• Listening to: The girls were up very late last night so they’re still asleep. Brett is rustling around the kitchen, making coffee and getting ready to make bacon for our breakfast this morning. The neighborhood is quiet as always.
  • Watching: I don’t think we watched any TV at all this past week except for the live version of Disney’s Aladdin on Friday (and I can’t get “Never Had a Friend Like Me” out of my head).
  • Cooking: We’ve been doing a very good job of getting things used up, and as of today, there isn’t a whole lot left so we should be able to finish up everything except for a few pantry items. Dinner tonight will once again be leftovers, then tomorrow I’m making pasta with pesto along with Italian sausages (which didn’t get fixed this past week). On Tuesday we’re having meatloaf with mashed potatoes and gravy and steamed broccoli. We’ll eat that for a couple of days, and on Thursday we’ll eat whatever is left and call it good. Brett and I plan to have Swedish meatballs for dinner on Friday night at IKEA, which is located close to the airport and our hotel. WenYu’s friend is going to come over on Friday morning to take the odds and ends of the pantry supplies (soy sauce, vegetable oil, etc.).
  • Happy I accomplished this past week: I don’t think I accomplished a whole lot this past week other than staying up until midnight on New Year’s Eve. Brett was able to get an appointment in June to meet with the surgeon, but at this point, we have no idea how long it will take to actually schedule the surgery, whether it will be in the same month or later in the year. We’re going to schedule a week to 10 days in Portland then, and will add on days if necessary.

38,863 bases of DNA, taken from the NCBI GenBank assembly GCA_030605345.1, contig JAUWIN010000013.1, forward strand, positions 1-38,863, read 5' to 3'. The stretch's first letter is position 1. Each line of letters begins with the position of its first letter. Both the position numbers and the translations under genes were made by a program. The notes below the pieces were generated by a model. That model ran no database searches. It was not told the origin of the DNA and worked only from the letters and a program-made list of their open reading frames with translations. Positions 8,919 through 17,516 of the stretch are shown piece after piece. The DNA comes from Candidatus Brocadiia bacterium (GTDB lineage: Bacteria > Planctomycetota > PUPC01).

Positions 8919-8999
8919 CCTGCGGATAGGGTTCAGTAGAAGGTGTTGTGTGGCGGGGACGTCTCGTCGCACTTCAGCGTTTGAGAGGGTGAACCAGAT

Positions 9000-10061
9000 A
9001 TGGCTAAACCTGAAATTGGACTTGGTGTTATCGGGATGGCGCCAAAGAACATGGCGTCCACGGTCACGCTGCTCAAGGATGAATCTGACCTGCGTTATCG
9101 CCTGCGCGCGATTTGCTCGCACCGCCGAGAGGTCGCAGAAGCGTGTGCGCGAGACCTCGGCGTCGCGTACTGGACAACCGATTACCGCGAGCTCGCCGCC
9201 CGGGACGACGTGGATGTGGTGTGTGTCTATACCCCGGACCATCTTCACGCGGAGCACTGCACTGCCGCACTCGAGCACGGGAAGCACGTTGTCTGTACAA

• Looking forward to next week: We’ll be getting together with our friend Joan on Tuesday, always something we look forward to. I’m also meeting another friend for coffee this afternoon, and another friend on Wednesday afternoon. After she and I are done I’m going to get a manicure and pedicure so I’m presentable when we’re in Hawaii. Brett and I are actually looking forward to the long flight over to Hawaii because we’re flying first class which should make it a more enjoyable experience – I’m so happy to have found those low fares! Our Honolulu to Kaua’i flight will be in economy seating, but I got those tickets for free using miles, so no complaints (and the flight only takes 30 minutes).
  • Thinking of good things that happened: My laptop was ready for pick-up on Friday and I am so glad to have it back! I am enjoying once again having a battery that charges quickly and lasts almost the whole day versus having to get up to charge it every three hours or so. My stomach issues have been under control for the entire week – not one bad day or episode!